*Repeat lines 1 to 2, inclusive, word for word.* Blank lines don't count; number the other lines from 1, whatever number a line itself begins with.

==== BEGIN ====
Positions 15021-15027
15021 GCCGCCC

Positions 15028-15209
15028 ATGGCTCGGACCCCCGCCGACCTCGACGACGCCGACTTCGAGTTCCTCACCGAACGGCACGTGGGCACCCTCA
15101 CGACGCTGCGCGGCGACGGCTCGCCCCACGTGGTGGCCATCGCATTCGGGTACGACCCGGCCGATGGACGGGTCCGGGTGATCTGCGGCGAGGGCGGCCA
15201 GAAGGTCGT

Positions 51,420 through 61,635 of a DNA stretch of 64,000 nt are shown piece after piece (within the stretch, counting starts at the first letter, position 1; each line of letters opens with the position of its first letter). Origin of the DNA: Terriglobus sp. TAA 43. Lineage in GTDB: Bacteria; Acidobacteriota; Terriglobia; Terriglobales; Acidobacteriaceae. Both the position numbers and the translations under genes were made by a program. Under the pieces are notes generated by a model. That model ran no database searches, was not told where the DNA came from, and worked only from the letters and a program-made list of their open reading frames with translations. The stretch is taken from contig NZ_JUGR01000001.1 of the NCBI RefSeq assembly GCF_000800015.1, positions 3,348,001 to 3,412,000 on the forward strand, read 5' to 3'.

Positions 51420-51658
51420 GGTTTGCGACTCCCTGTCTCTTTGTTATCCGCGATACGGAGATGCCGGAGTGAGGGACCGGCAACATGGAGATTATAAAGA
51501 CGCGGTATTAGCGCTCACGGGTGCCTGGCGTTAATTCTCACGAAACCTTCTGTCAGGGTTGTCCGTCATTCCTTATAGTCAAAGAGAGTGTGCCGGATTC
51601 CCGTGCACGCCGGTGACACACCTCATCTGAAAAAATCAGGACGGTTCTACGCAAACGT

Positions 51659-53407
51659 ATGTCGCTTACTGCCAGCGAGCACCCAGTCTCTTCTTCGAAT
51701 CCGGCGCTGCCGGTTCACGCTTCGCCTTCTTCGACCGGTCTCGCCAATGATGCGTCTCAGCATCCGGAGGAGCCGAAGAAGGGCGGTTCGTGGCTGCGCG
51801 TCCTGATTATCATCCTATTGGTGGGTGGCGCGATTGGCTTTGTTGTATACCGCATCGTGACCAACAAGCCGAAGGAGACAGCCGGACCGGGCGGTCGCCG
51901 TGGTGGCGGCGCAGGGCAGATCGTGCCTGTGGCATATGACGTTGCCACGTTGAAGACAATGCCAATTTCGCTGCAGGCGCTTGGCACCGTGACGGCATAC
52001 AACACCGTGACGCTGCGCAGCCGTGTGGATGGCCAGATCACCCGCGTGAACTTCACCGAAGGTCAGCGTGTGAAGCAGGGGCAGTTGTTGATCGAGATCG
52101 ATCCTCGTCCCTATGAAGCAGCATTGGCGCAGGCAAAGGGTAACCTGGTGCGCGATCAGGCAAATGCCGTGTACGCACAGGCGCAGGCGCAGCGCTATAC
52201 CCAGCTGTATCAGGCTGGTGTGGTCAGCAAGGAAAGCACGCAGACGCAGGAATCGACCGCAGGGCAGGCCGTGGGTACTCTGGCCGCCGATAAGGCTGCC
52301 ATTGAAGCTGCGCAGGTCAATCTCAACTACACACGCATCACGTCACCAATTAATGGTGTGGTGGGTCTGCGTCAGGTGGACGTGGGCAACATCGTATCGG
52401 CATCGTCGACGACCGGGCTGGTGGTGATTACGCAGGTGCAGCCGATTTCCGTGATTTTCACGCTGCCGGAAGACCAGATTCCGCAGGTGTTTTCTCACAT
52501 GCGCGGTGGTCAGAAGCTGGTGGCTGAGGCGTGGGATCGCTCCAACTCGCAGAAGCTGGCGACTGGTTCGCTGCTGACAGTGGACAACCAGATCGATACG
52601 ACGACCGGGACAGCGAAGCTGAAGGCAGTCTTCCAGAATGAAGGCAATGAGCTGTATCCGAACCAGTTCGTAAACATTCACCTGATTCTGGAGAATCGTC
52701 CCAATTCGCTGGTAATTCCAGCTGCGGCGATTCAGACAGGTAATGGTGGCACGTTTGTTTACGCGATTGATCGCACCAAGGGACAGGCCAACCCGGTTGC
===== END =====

Positions 15021-15027
15021 GCCGCCC